I don't quite get the comprehend high but communicate low idea. If this is how you think then maybe that is how you are called to teach. Some will love the deeper things and those that don't will get what they can. Just a thought. I guess if you are thinking in terms of quantity then it makes more sense.
    Teaching/preaching/shepherding is a high calling, I am glad it is being discussed. Motives mean a lot, and will highly influence potency.

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  • Adam

    The point that Dr. Moore made about nearly all preachers being bad at first is incredibly helpful to me. In my first homiletics class, I was preaching from Genesis, and I began to summarize the main characters. I went completely blank on the Patriarchs! It's encouraging to know that such blunders don't mean I will never grow up as a preacher.

  • http://WWW.thinkpoint.wordpress.com Steve Cornell

    I recently read some good words on this subject from Gordon Fee: “To be a good exegete and consequently a good theologian, one must know the fullness of the Holy Spirit; and that includes a life of prayer and obedience.”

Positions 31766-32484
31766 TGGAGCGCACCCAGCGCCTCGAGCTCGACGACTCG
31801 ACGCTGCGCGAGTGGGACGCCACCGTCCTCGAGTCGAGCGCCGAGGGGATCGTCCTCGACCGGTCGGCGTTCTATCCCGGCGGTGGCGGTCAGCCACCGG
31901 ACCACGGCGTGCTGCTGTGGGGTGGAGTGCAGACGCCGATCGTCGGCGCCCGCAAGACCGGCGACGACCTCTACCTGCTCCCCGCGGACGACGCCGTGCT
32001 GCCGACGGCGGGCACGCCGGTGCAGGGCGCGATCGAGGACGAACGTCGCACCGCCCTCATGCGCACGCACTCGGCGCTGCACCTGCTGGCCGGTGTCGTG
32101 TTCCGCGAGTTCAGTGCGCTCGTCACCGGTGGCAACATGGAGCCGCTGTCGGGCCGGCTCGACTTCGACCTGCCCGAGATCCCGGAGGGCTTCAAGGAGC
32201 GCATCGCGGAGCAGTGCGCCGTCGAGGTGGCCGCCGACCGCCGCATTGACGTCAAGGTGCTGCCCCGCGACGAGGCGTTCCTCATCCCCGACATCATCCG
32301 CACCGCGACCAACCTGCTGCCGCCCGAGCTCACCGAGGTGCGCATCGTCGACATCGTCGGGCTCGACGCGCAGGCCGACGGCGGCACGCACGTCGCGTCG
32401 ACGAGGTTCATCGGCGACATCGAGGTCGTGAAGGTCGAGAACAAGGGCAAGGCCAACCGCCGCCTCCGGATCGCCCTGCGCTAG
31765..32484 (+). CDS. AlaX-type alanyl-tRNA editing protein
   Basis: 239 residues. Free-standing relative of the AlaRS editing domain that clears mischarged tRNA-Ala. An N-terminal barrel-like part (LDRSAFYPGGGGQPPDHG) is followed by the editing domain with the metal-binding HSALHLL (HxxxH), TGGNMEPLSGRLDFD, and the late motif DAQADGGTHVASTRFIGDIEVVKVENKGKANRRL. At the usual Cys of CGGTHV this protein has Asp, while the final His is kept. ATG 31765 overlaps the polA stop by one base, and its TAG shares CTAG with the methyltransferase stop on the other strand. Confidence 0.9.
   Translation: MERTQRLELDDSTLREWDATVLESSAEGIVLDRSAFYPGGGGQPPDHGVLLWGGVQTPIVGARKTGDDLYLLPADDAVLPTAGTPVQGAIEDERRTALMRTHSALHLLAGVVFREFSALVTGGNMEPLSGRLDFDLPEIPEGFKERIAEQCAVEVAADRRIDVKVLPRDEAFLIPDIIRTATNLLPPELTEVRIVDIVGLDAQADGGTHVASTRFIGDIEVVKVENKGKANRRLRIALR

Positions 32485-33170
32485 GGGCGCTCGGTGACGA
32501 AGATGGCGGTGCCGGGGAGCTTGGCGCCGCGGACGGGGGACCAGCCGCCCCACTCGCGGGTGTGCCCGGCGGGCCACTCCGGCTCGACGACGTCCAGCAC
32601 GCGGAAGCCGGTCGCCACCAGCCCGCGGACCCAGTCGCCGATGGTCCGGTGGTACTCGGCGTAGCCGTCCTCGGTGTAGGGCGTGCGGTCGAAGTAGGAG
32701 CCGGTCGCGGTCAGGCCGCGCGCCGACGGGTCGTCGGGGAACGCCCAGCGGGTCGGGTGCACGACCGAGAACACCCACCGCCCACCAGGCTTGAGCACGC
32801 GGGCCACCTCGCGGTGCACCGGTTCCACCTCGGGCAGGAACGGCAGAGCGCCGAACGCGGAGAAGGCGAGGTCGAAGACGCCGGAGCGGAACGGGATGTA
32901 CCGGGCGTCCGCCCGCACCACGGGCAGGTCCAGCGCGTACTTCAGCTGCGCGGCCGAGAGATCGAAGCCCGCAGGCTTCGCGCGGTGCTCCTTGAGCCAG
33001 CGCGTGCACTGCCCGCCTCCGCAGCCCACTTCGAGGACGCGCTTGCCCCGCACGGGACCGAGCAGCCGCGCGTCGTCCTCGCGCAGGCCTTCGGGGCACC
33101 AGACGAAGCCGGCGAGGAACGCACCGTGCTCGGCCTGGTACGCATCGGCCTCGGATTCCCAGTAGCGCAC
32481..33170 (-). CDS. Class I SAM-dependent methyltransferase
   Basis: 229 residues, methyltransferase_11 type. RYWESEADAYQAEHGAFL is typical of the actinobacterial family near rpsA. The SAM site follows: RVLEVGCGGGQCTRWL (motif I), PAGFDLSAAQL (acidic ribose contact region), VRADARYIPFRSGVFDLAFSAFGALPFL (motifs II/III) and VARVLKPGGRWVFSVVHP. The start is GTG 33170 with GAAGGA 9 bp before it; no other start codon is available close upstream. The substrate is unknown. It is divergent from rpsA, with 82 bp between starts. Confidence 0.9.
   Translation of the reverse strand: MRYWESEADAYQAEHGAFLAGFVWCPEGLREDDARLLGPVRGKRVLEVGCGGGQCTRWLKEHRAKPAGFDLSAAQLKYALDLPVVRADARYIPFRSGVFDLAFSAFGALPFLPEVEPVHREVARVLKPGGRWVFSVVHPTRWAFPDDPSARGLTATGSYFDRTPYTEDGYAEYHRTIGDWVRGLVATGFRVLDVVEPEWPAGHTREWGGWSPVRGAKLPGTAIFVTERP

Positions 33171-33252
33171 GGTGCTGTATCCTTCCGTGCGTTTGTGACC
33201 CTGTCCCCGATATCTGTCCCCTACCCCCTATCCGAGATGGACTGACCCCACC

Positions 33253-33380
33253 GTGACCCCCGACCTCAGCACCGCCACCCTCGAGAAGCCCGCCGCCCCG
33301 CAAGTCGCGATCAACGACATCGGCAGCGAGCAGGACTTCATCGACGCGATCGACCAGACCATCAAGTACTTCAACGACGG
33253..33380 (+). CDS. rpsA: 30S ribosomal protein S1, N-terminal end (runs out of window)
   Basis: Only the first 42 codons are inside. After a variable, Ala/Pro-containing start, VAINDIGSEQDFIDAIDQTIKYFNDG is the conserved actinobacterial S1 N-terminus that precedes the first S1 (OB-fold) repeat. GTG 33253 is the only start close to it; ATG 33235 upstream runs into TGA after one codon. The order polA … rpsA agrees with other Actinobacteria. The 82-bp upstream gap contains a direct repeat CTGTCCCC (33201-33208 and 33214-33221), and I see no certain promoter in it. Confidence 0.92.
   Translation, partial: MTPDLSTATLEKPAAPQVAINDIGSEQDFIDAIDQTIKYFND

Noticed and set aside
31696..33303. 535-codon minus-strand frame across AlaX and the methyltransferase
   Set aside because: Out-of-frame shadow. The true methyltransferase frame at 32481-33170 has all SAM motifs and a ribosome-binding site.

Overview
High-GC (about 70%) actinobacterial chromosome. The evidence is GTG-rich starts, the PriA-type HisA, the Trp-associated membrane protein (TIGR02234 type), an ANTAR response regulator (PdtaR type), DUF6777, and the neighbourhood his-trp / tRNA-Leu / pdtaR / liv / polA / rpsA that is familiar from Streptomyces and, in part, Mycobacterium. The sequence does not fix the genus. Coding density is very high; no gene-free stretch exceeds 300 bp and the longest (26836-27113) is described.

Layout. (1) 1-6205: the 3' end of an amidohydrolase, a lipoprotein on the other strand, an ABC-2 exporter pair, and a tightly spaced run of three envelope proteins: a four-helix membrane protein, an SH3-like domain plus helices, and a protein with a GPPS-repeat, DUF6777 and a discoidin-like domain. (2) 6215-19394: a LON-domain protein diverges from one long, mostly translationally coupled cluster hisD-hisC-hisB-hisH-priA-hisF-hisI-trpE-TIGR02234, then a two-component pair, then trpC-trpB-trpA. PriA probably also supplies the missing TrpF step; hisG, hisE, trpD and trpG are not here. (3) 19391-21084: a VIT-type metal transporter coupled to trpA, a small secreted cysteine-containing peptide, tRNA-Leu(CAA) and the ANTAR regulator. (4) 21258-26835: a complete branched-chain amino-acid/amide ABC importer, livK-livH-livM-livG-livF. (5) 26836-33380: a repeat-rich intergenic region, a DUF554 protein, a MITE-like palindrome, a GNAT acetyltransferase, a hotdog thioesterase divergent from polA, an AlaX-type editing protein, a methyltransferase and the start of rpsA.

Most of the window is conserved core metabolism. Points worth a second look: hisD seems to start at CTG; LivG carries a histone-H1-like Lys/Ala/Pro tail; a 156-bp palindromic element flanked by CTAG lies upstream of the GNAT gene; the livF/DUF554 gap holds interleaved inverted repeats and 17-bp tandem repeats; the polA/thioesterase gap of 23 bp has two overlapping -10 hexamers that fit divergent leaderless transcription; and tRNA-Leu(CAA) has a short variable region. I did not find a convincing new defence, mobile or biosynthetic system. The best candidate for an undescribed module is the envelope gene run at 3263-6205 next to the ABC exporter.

“A great danger lurks here, you understand, especially for those who have been called of God to serve the Church in pastoral and teaching roles. The danger is to become a professional (in the pejorative sense of that word): to analyze texts and to talk about God, but slowly to let the fire of passion for God run low, so that one does not spend much time talking with God.”

    “If the biblical text does not grip or possess one’s own soul, it will likely do very little for those who hear.”

    “We must begin, as we would conclude, standing under the text, not over it with all of our scholarly arrogance intact. Thus it is simply wrong-headed for us ever to think that we have done exegesis at all if we have not cared about the intended Spirituality of the text—whether it be theological, doxological, relational, or behavioral.”

    “The aim of exegesis is to produce in our lives and the lives of others true spirituality, in which God’s people live in fellowship with the eternal and living God, and thus in keeping with God’s own purposes in the world. But in order to do that effectively, true ‘spirituality’ must precede exegesis as well as flow from it.” (Listening to the Spirit in the Text)